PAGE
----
Jump to Navigation

Michigan city owes $115,000 over not disclosing lead paint

A failure to warn the buyer of a 110-year-old home that it could contain lead-based paint means the city of Kalamazoo, Michigan has to pay $115,000. A hearing is scheduled in probate court to determine if that settlement amount is in the best interest of her minor child, who suffered elevated lead levels. Any Michigan resident could face a similar problem and need help with probate, personal property and estate administration as a result.

The city sold the foreclosed property without providing the warning required by the Environmental Protection Agency for homes built before 1978. City officials say they did not test the property or know it contained lead. A few months after the sale, the city officials informed the homeowner they had failed to provide the required lead paint documents at the closing.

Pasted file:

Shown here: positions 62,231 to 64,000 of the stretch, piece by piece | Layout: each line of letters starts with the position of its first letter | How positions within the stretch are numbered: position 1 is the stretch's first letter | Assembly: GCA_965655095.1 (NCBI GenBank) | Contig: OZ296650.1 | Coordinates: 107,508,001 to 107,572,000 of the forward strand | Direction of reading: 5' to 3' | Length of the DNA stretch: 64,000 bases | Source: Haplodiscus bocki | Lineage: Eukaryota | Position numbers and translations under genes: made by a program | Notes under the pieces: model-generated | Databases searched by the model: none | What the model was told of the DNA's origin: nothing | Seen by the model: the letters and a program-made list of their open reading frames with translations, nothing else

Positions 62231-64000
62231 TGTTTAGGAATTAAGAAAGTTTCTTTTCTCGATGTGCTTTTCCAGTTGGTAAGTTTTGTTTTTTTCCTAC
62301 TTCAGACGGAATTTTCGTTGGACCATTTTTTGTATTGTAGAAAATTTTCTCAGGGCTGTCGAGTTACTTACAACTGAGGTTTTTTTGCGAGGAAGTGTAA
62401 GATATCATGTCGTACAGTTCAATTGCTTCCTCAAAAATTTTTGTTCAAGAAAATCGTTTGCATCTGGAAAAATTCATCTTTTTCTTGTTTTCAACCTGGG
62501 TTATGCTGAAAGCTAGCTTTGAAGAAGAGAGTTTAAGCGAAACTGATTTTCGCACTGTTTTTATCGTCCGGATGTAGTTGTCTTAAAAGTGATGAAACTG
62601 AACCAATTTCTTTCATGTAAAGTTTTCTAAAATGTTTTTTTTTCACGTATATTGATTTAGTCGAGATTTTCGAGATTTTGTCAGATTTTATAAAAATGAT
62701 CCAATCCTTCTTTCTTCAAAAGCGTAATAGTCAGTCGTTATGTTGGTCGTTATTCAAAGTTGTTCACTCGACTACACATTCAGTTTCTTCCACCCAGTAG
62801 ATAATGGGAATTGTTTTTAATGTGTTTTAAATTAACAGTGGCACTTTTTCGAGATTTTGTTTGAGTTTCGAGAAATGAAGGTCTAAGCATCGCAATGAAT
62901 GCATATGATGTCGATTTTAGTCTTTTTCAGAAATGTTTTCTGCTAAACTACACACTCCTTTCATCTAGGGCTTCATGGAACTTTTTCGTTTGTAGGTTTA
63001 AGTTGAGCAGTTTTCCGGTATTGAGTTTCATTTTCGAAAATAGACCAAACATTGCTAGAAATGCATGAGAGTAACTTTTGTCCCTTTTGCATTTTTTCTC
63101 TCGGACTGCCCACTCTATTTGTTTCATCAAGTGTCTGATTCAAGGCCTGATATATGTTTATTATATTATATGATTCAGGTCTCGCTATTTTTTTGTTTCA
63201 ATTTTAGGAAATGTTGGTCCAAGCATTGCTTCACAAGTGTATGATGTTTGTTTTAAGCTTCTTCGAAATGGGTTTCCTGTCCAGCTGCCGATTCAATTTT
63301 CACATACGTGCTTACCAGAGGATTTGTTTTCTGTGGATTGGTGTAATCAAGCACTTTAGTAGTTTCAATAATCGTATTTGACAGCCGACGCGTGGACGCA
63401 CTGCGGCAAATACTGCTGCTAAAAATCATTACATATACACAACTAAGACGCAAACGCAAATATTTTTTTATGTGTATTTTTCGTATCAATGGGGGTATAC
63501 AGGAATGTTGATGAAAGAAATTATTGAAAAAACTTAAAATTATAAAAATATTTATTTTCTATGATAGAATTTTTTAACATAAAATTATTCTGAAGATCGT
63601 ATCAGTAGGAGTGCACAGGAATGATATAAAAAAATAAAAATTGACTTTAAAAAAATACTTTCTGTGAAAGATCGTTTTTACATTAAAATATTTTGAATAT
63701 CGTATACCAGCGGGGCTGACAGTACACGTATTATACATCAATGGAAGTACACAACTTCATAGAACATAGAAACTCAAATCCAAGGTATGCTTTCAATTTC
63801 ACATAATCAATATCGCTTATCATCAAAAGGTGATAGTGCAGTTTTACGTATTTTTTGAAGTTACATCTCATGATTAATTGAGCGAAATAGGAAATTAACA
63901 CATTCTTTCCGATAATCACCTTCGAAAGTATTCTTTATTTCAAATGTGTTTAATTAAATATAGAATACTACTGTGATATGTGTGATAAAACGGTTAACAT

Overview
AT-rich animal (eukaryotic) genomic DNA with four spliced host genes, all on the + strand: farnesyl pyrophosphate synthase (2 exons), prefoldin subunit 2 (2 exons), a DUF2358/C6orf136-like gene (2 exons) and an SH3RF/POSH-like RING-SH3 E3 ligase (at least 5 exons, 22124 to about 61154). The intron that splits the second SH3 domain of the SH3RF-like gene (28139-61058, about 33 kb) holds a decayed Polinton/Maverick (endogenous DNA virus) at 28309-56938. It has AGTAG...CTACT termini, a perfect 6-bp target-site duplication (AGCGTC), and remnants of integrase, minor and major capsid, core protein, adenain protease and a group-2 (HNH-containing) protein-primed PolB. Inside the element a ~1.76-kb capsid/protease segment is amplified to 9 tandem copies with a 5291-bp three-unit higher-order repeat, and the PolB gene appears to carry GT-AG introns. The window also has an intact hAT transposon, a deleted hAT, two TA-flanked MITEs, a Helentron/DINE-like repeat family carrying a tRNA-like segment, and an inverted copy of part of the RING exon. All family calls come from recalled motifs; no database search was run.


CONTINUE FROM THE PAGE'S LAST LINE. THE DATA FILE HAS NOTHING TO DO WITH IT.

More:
Lead is toxic. Therefore, elevated levels in a person are always a concern. However, that is especially true of children because they are still growing and developing. High lead levels can cause high blood pressure and other problems, including learning disabilities, lower IQ scores and stunted growth. Those problems could mean the child needs medical care or other help throughout life.

A hearing in probate court is necessary since the affected minor is too young to legally make decisions. Presenting the evidence requires a lawyer skilled in litigation, estate planning, power of appointment and wealth protection, among other things. An experienced Estate Planning lawyer may be able to guide families through probate court proceedings.

Source: Michigan Live, "City of Kalamazoo to pay homeowner $115,000 in settlement over lead-based paint," Emily Monacelli, April 16, 2013

No Comments

Leave a comment
Comment Information

Tell Us How We Can Help You

Bold labels are required.

Contact Information

The use of the Internet or this form for communication with the firm or any individual member of the firm does not establish an attorney-client relationship. Confidential or time-sensitive information should not be sent through this form.

Subscribe to This Blog's Feed
FindLaw Network